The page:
The built environment must also continue to see sizable reductions in GHG emissions. As noted above, reductions have been made but considerably more will be necessary to replace fossil fuel-powered appliances and home heating systems, increase energy efficiency, and stimulate energy conservation.

As CARB Chair Liane Randolph recently told the Joint Legislative Committee on Climate Change Policies, “The challenge is that we need all of our programs to be effective and reduce emissions as laid out in the scoping plan. We need each program to perform as well as or better than identified in the scoping plan in order to achieve our goals.”

Board Highlight

Das Williams
Santa Barbara County Supervisor and CivicWell Board Member Das Williams

From a recent article in POLITICO: “The developers of a new wind farm in the Santa Barbara County hills did something a lot of people thought was impossible, a local official said today: They finished an industrial-scale renewable project on California’s pristine and heavily regulated coast.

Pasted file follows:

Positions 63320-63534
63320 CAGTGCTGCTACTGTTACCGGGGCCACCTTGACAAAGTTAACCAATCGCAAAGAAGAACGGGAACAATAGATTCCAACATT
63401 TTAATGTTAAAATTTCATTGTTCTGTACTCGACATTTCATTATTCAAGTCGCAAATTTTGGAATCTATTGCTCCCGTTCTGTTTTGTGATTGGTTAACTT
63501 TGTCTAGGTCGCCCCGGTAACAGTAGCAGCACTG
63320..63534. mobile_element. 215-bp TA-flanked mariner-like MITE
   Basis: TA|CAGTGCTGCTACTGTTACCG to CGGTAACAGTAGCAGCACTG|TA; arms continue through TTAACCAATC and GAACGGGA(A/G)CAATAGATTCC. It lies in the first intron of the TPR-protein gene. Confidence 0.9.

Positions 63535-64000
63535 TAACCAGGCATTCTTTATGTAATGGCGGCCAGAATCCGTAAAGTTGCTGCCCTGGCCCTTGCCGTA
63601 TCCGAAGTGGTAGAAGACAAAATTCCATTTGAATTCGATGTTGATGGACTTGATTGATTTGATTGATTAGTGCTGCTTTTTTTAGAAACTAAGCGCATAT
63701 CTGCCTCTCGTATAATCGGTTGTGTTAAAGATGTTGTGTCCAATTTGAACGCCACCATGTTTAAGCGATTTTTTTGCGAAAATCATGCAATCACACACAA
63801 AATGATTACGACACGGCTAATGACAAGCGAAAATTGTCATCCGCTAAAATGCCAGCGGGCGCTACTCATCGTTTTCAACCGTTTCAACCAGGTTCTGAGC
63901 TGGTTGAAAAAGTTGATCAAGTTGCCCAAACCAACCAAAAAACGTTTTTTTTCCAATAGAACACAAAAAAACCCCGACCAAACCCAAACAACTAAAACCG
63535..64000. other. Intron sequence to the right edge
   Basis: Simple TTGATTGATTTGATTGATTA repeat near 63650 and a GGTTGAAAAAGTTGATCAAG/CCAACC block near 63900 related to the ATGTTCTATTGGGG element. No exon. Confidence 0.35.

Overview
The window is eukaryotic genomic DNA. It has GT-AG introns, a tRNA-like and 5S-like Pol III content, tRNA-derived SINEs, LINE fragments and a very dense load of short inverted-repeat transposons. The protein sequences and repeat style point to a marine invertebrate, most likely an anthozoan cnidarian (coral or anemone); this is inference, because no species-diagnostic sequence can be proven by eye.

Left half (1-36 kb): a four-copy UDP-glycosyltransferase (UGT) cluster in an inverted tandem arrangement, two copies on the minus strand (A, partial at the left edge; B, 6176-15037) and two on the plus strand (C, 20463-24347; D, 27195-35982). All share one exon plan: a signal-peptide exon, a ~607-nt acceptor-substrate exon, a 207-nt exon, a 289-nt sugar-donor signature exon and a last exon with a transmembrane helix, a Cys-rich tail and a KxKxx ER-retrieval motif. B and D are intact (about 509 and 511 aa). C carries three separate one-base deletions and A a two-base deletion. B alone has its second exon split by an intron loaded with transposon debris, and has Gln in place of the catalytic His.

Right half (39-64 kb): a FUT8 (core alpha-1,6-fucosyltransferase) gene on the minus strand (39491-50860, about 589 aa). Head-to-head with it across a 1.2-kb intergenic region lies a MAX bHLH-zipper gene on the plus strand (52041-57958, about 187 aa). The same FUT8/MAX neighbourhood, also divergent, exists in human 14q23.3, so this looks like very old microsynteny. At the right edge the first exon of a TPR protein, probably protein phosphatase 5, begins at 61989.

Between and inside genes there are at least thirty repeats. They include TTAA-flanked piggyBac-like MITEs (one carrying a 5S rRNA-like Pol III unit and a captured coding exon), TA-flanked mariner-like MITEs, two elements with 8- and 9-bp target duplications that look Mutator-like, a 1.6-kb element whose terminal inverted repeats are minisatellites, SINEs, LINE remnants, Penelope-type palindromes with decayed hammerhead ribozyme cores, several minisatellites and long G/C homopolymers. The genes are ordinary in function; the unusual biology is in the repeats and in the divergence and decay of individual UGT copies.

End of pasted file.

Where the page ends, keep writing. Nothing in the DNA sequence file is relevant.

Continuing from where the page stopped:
‘Projects like this are really important as a counterfactual to change that narrative, to show that it’s possible to permit and operate in coastal counties,’ county supervisor and former Assemblymember Das Williams said at a press conference today…

The project, brought online by international developer BayWa r.e., is harvesting nearly 100 megawatts of renewable energy when California needs it most — in the morning before the sun comes up and in the evening after it sets and solar power drops off.

To keep up with its goals, California needs the equivalent of 70 more Strausses in the next 10 years, according to a California Public Utilities Commission plan published last week.”

Read the full article.